Tuesday, October 12, 2010

California Scales Back Regulations Due to Bad Estimates

The California Air Resources Board last week announced they would scale back impending regulations regarding off-road diesel vehicles after a study found that data used as the basis for the regulations overestimated the levels of air pollution created by the vehicles by 340 percent.

The regulations were originally adopted in July 2007 and called for engine upgrades and/or the installation of retrofit pollution-control devices on hundreds of thousand of construction and other off-road diesel vehicles starting this year.
In anticipation of the regulations' first-phase deadlines this year, the construction industry is estimated to have spent $10 billion to $12 billion to upgrade their vehicles to the new standards.

On Thursday, CARB officials announced revisions to the original calculations and said that enforcement of the regulations would now be delayed until at least 2014. There will also be a widening of the number of vehicles eligible for exemptions, the agency said.

CARB, which researches and sets air quality standards statewide, said that the overestimate was due to the board calculations of future off-road vehicle pollution generation prior to the economic downturn. Since the global financial meltdown and the resulting collapse in the California construction industry, many of the state's 150,000 such vehicles have wound up sitting idle.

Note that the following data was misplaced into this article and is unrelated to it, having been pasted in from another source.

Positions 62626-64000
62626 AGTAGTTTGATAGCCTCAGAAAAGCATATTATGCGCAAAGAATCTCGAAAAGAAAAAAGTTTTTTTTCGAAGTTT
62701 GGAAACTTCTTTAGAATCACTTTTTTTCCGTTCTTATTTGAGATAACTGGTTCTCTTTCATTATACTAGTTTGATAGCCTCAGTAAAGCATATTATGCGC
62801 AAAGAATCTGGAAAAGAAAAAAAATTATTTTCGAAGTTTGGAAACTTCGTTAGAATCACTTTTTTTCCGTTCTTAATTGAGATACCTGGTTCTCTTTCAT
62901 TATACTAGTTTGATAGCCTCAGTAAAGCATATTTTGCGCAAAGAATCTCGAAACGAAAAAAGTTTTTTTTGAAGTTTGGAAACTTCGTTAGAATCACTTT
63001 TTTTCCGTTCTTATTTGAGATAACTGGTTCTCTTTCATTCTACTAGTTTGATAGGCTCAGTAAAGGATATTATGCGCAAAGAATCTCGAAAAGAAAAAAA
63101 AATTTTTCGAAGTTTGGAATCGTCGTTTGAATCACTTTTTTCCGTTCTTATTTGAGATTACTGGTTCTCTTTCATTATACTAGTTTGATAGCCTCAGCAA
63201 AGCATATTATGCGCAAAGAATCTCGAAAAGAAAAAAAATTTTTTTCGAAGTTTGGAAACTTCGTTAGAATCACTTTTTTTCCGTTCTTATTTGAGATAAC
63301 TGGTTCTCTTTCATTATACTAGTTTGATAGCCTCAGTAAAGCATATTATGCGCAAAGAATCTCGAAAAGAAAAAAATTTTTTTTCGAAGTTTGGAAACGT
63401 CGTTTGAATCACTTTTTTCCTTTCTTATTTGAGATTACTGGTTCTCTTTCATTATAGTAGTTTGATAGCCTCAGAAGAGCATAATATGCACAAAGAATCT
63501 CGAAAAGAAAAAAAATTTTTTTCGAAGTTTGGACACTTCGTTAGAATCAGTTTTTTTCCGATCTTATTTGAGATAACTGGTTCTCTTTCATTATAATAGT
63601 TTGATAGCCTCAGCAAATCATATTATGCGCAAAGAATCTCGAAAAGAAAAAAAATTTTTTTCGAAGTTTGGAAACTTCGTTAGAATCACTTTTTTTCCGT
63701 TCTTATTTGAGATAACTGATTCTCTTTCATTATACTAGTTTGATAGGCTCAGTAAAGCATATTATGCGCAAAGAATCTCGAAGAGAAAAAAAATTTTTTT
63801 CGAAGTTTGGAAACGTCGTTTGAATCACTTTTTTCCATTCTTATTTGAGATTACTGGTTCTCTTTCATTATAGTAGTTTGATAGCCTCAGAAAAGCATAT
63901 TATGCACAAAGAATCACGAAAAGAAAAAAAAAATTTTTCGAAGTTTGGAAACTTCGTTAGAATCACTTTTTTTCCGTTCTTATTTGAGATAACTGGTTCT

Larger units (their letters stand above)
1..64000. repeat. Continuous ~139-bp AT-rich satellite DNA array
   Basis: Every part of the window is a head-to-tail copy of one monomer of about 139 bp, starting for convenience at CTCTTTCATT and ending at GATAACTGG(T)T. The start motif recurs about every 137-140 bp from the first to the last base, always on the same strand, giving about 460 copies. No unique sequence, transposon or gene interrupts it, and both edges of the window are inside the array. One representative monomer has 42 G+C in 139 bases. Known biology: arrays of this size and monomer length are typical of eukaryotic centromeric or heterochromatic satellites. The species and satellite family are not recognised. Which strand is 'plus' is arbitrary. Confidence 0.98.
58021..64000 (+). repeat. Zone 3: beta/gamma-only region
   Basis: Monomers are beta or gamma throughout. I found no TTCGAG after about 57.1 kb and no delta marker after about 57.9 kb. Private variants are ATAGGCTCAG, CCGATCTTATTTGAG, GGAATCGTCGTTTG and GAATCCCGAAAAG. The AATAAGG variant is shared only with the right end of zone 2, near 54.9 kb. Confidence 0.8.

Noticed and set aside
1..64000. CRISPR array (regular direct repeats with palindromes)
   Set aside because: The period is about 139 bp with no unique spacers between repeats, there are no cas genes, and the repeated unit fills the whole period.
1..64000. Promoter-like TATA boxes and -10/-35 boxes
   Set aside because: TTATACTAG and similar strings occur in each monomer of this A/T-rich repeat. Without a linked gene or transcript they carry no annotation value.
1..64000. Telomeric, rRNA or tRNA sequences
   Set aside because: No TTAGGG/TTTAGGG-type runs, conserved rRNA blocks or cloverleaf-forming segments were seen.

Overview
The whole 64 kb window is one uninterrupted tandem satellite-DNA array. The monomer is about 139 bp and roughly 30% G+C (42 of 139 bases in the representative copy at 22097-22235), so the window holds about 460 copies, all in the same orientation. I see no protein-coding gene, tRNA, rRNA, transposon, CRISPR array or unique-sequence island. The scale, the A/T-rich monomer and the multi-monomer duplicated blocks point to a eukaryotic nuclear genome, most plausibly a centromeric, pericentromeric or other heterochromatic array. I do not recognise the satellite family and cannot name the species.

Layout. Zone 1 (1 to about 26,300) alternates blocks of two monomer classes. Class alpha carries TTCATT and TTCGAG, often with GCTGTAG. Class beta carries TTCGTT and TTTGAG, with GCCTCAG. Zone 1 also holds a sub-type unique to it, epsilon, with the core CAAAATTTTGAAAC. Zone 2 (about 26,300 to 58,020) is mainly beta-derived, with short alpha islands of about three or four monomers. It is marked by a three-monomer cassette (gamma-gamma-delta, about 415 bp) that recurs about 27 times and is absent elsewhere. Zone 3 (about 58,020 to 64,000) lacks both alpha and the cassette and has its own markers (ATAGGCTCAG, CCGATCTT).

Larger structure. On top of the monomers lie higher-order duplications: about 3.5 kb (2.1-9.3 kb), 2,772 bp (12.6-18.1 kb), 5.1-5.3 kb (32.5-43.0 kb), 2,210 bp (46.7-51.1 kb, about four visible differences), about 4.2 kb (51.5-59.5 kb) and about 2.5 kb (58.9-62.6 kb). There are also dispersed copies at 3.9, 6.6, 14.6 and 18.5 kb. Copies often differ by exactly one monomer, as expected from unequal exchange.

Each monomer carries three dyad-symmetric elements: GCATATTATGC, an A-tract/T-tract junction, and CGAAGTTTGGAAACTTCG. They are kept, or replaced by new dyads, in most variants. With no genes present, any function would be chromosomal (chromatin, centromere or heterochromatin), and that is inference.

Independent researchers from the University of California, Berkeley and the Lawrence Berkeley National Laboratory first discovered the overestimate and found that the CARB error was not due to the economic downturn but mainly to faulty methods of calculation. The researchers found that even prior to the downturn, CARB's estimates were too high by 310 percent to 450 percent.

The CARB estimates were originally based on the calculation that off-road vehicles and machinery would burn about 1 billion gallons of fuel a year. A revised estimate calculates the amount of fuel to be used at about 228 million gallons- 340 percent lower.

It is the second time in as many months that CARB has had to backtrack on pollution-related estimates.

In late August, CARB officials announced that a CARB researcher had falsified his academic credentials, throwing into doubt his work on developing estimates of statewide premature deaths due to air pollution. A subsequent investigation found the researcher's estimates of 18,000 premature deaths a year due to air pollution were grossly overestimated, with the real calculation being nearly 50 percent less. The statistics were eventually used as the basis for the adoption of some CARB regulations.